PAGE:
Hey, ManMade. My name is Stephen Cusato (you can call me Steve), and I'm the host of Not Another Cooking Show. I'm excited to collaborate with the ManMadeDIY.com team to show you how to step your game up in the kitchen. And we're going to start with this specialty of mine right here: the easiest, most practical, most delicious way to make fresh tomato sauce in less than 30 minutes any night of the week. This is my Weekday Sauce.
Chances are that somewhere in your town––either far away from the big box stores or in some area that is under-visited or out of the way––there is an amazing Asian market nearby. They exist in towns and cities of all sizes, so don't assume there isn't one near you until you actually look into it. Asian grocery stores are an immigrant's lifeboat, and they are one of the few, authentic cross-cultural locations you can find in most of America that isn't a temple or cultural center. They tend to have an array of products that confuse nearly all shoppers due to the sheer diversity of products that fall under the category of "Asian."
While the meat offerings and seafood tends to be absolutely exceptional and exceptionally inexpensive, the thing that routinely blows me away at my local Asian market is the produce. My god, the produce! Where your standard grocery store will have a small range of Asian ingredients, an Asian market will stagger you just in its section of radishes. Its refreshingly overwhelming, especially when you see something familiar––a bunch of cilantro or garlic or something––and recognize their exceptional quality. This is a place you should certainly familiarize yourself with, and return often.
And while you're there, you should use some of the wonderful vegetables that are, unfortunately, out of our Western culinary vocabulary. In an effort to help you navigate, here are some of the tastiest ones to look out for. This list is anywhere near exhaustive (we love you, too, ong choy), but a great way to start to learn to use some of the classic produce you just can't find at you local megamart.
Among the true believers, there's a fair consensus that when it comes to grilling: charcoal simply tastes better than propane. No disrespect to the gas grill; it can turn out great results. But when the true taste of summer is the priority, nothing can beat the smoky, open-flame flavor of food grilled over hardwood coals.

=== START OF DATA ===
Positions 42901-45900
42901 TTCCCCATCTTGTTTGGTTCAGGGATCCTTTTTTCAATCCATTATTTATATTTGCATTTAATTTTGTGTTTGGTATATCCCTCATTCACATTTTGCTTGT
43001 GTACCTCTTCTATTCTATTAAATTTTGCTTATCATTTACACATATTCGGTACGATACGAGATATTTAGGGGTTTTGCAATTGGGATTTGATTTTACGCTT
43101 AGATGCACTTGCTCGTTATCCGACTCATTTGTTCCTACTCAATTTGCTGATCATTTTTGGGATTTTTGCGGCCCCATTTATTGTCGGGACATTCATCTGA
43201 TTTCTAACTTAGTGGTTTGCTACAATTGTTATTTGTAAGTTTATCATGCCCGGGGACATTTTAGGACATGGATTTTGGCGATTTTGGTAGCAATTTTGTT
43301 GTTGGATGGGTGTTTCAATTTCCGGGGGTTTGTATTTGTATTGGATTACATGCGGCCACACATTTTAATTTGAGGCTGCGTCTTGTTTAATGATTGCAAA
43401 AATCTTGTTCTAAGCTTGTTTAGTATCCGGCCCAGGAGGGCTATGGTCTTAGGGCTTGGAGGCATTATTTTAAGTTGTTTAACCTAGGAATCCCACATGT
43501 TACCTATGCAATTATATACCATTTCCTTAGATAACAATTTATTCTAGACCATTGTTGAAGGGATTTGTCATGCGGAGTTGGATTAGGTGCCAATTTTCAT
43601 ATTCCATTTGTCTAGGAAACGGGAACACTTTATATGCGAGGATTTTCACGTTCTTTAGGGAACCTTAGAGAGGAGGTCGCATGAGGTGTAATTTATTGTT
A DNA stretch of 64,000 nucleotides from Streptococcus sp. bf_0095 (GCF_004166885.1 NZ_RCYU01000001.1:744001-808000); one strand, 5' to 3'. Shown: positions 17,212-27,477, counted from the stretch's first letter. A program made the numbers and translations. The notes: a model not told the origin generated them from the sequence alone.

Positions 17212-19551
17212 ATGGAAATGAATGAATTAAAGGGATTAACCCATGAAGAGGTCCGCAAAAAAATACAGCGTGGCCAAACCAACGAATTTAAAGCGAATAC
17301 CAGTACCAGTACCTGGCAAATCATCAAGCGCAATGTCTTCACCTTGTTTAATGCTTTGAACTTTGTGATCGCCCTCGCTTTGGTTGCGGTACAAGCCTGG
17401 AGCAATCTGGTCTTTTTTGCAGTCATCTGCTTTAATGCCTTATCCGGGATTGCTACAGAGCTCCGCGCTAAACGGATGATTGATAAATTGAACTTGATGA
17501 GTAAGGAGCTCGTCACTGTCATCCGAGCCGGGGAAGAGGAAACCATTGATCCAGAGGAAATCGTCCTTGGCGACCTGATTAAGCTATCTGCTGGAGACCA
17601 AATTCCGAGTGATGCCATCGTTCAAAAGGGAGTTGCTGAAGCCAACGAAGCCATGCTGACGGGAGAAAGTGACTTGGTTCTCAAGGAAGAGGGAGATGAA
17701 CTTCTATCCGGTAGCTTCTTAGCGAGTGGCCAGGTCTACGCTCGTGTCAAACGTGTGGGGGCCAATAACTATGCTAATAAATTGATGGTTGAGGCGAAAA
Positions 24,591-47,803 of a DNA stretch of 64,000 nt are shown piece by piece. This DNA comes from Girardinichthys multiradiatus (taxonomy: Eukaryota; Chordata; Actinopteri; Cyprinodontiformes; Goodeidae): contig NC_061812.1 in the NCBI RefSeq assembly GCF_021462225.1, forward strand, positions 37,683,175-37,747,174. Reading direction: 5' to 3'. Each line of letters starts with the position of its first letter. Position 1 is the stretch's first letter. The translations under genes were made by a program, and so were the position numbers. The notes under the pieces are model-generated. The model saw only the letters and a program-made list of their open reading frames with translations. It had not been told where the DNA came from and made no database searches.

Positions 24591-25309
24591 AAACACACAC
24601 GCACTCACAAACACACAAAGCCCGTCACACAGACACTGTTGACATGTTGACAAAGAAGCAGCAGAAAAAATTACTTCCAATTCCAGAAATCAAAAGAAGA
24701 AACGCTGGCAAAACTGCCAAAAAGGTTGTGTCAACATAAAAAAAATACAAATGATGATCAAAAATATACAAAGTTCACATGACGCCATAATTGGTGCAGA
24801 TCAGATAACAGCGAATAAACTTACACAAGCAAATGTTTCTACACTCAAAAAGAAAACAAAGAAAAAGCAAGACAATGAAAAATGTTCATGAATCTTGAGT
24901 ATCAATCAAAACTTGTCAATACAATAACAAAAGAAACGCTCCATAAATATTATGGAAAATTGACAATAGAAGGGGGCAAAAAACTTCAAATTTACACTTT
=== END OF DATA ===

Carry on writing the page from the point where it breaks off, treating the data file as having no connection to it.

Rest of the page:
Well, except for food cooked over an actual hardwood fire, with coals freshly made from whole logs that you just ember-ed down yourself. This is easy enough to do in a backyard firepit, or even in the same kettle grill you likely use with your charcoal.
Canned foods are kind of passé these days. And rightly so. If you've ever eaten a real carrot or a fresh green bean, you would never opt for a canned version of either. Canned vegetables somehow end up tasting like boring and extremely soft...pickles: vaguely salty and quickly turn to mush. Canned food has the virtue of being able to sustain your imperial army for part of the distance to Moscow, but they have the downside of basically preserving food that you'd rather not eat unless you are marching across the frozen countryside. (Except for corn. I don't know why, but canned corn is delicious and nearly impossible to re-create from fresh or frozen corn.)
Prevailing wisdom says there are two exceptions for acceptable use of canned vegetables. The first are tomatoes, which seem to have been grandfathered in because of the long availability of really amazing Italian tomatoes like the San Marzano varietal that was so famously grown in Naples and its environs. I'm a big fan of canned tomatoes, but their use as the basis of a nearly ubiquitous kind of sauce makes their role as a canned ingredient unlike other vegetables. No one thinks a canned tomato tastes like a fresh tomato, and no one wants to eat canned tomatoes without doing something pretty aggressive and involved to them. (Or, maybe you do. But why?)